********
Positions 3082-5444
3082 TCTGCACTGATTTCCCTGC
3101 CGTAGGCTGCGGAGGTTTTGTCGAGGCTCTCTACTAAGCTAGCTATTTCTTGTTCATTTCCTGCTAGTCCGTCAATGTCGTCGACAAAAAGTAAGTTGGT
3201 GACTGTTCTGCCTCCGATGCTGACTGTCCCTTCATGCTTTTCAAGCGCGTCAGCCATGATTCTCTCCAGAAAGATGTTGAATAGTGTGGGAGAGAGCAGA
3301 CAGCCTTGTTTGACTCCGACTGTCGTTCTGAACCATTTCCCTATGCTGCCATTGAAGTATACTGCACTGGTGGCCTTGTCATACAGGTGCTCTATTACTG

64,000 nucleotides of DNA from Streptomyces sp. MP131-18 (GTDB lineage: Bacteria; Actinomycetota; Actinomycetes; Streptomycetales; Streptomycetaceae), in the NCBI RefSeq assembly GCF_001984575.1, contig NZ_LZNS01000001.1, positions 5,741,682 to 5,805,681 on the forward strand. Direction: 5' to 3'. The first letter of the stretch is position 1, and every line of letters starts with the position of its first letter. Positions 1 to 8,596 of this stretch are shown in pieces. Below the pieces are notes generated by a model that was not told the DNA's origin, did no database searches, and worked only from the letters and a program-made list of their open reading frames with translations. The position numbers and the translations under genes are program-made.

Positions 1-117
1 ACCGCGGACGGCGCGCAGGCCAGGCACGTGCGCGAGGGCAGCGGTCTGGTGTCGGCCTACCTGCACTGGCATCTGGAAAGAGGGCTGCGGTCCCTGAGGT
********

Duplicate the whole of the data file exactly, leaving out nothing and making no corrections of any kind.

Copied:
Positions 3082-5444
3082 TCTGCACTGATTTCCCTGC
3101 CGTAGGCTGCGGAGGTTTTGTCGAGGCTCTCTACTAAGCTAGCTATTTCTTGTTCATTTCCTGCTAGTCCGTCAATGTCGTCGACAAAAAGTAAGTTGGT
3201 GACTGTTCTGCCTCCGATGCTGACTGTCCCTTCATGCTTTTCAAGCGCGTCAGCCATGATTCTCTCCAGAAAGATGTTGAATAGTGTGGGAGAGAGCAGA
3301 CAGCCTTGTTTGACTCCGACTGTCGTTCTGAACCATTTCCCTATGCTGCCATTGAAGTATACTGCACTGGTGGCCTTGTCATACAGGTGCTCTATTACTG

64,000 nucleotides of DNA from Streptomyces sp. MP131-18 (GTDB lineage: Bacteria; Actinomycetota; Actinomycetes; Streptomycetales; Streptomycetaceae), in the NCBI RefSeq assembly GCF_001984575.1, contig NZ_LZNS01000001.1, positions 5,741,682 to 5,805,681 on the forward strand. Direction: 5' to 3'. The first letter of the stretch is position 1, and every line of letters starts with the position of its first letter. Positions 1 to 8,596 of this stretch are shown in pieces. Below the pieces are notes generated by a model that was not told the DNA's origin, did no database searches, and worked only from the letters and a program-made list of their open reading frames with translations. The position numbers and the translations under genes are program-made.

Positions 1-117
1 ACCGCGGACGGCGCGCAGGCCAGGCACGTGCGCGAGGGCAGCGGTCTGGTGTCGGCCTACCTGCACTGGCATCTGGAAAGAGGGCTGCGGTCCCTGAGGT